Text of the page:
Top 5 PowerPoint Mistakes (and the Fix!)
December 26, 2011 by: Stephanie Wright Posted in: Social Media & Technology
Confession: My biggest pet peeve is a BAD PowerPoint presentation.
Have you ever sat through a church service or board meeting and watched a PowerPoint presentation but by the end of it, you had no idea what it was about? Between crazy sound effects, cheesy transitions, and hard-to-read-text the content can be totally lost. Mistakes are common, but now you have no excuse! So whether you use PowerPoint for worship or for added emphasis during a sermon or in a meeting, it’s time for an upgrade. I’m going to share a few tricks so you can create a more professional and dynamic presentation.
Mistake #1: Too much content on one slide
THE FIX: Limit one point to each slide. Try to use as few as six words on each slide to sum up each point. A few powerful slides are much more effective than a ton of slides with too much information.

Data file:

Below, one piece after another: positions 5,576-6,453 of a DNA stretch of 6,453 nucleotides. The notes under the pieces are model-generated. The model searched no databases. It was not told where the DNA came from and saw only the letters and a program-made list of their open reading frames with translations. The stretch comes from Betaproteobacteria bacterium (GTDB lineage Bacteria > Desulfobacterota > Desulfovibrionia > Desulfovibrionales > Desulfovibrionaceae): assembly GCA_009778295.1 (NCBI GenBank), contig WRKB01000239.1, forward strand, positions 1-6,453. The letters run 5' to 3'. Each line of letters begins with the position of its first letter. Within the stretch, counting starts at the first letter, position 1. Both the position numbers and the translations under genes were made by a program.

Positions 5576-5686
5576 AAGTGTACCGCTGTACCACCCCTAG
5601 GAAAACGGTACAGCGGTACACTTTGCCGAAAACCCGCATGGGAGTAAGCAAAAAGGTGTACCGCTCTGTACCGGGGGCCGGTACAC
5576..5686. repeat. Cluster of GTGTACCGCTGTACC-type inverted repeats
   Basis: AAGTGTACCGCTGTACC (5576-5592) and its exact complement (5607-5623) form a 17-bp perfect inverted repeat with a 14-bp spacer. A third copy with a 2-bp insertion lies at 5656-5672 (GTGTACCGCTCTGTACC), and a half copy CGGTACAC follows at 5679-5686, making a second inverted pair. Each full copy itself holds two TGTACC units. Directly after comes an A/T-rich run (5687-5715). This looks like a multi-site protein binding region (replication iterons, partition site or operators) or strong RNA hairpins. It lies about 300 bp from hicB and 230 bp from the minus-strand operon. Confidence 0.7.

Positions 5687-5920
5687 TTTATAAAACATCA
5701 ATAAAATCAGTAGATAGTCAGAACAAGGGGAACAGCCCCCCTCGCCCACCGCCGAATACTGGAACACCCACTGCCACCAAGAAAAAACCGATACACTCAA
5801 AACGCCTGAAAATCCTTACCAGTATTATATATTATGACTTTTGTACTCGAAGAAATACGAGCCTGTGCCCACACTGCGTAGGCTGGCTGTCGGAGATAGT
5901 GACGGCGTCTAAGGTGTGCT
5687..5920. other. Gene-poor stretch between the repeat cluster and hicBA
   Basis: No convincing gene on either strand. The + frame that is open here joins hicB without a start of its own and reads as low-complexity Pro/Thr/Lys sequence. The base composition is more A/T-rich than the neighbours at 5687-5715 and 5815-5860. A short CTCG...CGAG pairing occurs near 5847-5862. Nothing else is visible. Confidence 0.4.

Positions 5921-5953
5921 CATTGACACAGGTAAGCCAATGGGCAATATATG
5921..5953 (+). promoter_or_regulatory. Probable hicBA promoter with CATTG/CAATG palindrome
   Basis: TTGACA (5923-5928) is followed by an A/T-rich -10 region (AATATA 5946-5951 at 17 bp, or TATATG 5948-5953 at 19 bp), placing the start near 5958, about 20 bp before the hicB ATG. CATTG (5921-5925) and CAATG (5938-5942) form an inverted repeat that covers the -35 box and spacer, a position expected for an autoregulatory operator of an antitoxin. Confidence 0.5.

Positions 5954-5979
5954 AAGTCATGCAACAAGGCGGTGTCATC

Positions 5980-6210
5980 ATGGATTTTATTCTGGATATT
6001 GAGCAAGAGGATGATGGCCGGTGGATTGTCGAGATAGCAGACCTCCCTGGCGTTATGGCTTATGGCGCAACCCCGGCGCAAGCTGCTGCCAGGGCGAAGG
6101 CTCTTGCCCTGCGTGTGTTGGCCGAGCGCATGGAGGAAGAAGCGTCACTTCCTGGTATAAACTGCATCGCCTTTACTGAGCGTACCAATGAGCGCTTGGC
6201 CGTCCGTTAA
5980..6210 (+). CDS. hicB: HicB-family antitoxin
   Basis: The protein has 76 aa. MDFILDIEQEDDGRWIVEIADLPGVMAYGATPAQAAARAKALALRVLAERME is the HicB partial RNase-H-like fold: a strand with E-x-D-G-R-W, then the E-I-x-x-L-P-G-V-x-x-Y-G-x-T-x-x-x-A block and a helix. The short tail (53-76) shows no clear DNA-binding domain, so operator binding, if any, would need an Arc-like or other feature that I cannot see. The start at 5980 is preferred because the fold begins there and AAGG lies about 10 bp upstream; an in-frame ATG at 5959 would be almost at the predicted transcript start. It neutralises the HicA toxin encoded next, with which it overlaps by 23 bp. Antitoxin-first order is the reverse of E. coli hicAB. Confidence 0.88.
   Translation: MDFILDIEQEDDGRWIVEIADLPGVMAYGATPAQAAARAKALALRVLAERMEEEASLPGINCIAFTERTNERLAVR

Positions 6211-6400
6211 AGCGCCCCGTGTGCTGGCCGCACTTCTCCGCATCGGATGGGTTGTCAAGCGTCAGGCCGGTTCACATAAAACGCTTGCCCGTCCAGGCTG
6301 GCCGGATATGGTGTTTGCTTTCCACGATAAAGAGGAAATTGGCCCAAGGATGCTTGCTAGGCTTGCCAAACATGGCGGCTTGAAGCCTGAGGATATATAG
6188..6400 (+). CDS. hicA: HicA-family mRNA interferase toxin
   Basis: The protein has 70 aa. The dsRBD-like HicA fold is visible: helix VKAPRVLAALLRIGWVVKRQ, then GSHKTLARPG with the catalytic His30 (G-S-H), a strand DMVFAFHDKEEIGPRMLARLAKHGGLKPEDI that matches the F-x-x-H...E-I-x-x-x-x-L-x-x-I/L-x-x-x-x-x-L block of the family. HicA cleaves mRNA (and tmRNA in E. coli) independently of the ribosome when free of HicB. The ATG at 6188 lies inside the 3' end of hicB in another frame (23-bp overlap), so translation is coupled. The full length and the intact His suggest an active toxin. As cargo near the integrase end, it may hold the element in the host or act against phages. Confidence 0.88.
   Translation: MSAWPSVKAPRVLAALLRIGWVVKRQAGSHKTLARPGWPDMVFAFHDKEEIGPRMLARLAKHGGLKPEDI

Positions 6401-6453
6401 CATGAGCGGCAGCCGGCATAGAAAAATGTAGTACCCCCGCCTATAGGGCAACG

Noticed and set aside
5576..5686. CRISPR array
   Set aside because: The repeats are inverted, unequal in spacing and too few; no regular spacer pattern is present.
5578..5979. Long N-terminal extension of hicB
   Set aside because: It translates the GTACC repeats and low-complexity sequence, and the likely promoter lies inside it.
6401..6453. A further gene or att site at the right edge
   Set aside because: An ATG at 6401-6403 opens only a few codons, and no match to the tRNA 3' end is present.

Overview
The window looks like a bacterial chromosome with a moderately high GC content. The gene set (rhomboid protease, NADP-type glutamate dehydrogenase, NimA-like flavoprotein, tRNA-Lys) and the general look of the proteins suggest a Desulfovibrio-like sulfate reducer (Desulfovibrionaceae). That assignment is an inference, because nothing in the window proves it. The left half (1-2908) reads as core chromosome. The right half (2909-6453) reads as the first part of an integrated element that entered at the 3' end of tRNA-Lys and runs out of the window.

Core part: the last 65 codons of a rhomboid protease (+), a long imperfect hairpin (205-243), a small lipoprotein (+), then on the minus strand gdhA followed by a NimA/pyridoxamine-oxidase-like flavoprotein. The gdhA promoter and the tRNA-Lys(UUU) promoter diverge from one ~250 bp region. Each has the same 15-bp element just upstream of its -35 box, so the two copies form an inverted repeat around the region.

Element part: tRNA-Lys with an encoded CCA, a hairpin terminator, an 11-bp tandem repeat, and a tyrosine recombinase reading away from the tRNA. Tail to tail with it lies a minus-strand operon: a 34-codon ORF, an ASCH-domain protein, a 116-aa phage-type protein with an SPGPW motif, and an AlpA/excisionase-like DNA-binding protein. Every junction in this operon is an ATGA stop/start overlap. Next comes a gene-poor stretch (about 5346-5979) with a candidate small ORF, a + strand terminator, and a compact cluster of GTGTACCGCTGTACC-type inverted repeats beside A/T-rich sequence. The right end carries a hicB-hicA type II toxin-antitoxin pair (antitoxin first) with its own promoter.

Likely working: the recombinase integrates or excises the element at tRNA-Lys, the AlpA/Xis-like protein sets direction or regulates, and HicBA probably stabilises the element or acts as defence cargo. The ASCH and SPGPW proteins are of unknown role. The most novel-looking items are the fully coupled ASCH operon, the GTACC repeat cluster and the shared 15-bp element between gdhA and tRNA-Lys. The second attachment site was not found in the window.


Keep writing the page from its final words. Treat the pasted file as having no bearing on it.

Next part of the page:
Mistake #2: Bad Fonts
THE FIX: Limit your font choice to two. Choose fonts that are easy to read and use the styles consistently throughout your presentation. Use decorative fonts sparingly as they are not easily read on screen.
Mistake #3: Distracting Backgrounds
THE FIX: Use a simple background so it’s not distracting from your presentation. Using a consistent background will give your presentation a more professional appearance. A dark background with light text will reduce glare.
Mistake #4: Clipart
THE FIX: Try to find good stock photos or artwork instead. (Read this post for places to find free stock photos—link to Tim’s article) Clipart can come off as cheap and generic. Find an image that has more power and conveys your message well. Sometimes a slide doesn’t need an image at all, just a nice background will be enough.
Mistake #5: Cheesy Transitions
THE FIX: A transition is most effective when the viewer doesn’t even notice it. A subtle fade transition between each slide is always better than when your slides blow up or dissolve. Remember that you do not want to distract the viewer from the message you’re trying to send.
Try these tips on your next PowerPoint and let us know how it helped!
Do you have a flyer or brochure you’d like to see redesigned. Send in a PDF to firstname.lastname@example.org and we’ll choose one to redesign and feature on our blog along with tips for your next piece.